Independent Directors Judith Estrin, chair of the Compensation Committee; Monica Lozano, chair of the Governance and Nominating Committee, Robert Matschullat, chair of the Audit Committee; and Aylwin Lewis, as well as Director Bob Iger, Disney’s president and chief operating officer, also attended the meeting.
Among the items also discussed during the meeting were Disney’s short- and long-term financial performance and trends, a review of the company’s corporate governance guidelines including duties for the Chair, director independence, the Board’s ongoing search for a new independent director, and succession planning for the CEO and other senior executives.
“The Disney Board plans to continue to hold management accountable for performance, by measuring management’s success based on its ability to execute on its strategic priorities, and to prepare for the company’s future,” Mitchell said. “We expect this success to manifest itself in, among other things, continued growth in earnings, increased free cash flow, and increased returns on invested capital.”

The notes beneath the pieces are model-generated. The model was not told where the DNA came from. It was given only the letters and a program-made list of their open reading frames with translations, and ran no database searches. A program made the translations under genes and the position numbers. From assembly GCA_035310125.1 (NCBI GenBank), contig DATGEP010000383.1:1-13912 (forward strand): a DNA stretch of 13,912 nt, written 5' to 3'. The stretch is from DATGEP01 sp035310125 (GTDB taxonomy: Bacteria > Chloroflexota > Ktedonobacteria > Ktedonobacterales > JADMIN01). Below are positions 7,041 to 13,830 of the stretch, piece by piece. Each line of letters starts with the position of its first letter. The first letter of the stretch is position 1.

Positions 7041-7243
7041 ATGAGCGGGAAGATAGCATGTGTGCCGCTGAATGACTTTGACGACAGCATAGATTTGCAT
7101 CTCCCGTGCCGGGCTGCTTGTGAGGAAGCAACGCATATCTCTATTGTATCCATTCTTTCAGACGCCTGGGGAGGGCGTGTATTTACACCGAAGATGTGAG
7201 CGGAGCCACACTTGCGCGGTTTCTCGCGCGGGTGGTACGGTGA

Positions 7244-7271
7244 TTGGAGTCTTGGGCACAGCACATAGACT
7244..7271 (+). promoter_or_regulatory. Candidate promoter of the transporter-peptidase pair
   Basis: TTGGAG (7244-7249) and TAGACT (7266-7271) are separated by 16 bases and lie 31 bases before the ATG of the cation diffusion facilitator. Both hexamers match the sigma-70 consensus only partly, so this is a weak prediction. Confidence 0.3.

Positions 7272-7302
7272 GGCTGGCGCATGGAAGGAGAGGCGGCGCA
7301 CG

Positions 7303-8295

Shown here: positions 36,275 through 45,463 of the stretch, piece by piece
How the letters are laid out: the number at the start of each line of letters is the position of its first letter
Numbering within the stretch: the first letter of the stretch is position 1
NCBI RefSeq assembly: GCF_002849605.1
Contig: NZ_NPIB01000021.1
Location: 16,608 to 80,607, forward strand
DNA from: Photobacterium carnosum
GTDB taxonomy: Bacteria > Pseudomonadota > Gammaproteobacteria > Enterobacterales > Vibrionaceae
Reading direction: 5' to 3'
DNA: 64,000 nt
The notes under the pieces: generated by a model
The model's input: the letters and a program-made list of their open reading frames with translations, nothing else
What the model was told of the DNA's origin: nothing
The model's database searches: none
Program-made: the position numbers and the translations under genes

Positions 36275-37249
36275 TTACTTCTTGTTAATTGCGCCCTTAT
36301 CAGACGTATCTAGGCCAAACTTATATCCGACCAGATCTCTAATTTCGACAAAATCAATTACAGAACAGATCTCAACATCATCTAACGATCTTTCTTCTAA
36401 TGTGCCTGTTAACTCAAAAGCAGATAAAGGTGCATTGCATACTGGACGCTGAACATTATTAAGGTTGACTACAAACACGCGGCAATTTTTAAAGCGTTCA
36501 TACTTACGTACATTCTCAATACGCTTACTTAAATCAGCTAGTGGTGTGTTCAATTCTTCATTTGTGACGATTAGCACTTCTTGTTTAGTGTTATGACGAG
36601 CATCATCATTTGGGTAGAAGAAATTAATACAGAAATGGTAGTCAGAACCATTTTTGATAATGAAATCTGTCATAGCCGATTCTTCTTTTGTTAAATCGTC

In terms of performance, Disney stock in the past year has risen 29 percent. For calendar year 2003, Disney stock rose 43 percent, compared to 26 percent for the S&P 500 and 25 percent for the Dow Jones Industrial Average. Over the long term, Disney has provided an impressive return for shareholders. An investment of $10,000 made when Eisner became Disney’s CEO in Sept. 1984 would be worth more than $200,000 today, representing nearly 85 percent more than the S&P 500 would have returned on that investment. And the Company’s future prospects look bright. As the Company stated in its most recent earnings release, “Barring negative changes in the environment and given the strength of our recent results and the positive trends we are seeing in our businesses, we now believe we will deliver growth in earnings for the full year of 50 percent or more, excluding the potential impact from items like the sale of the Disney Stores. We are also keeping an eye on the exposure we have from airline lease investments made in the early 90’s which could impact our outlook?. We are also expecting to deliver double-digit average annual earnings growth from 2004 through at least 2007.”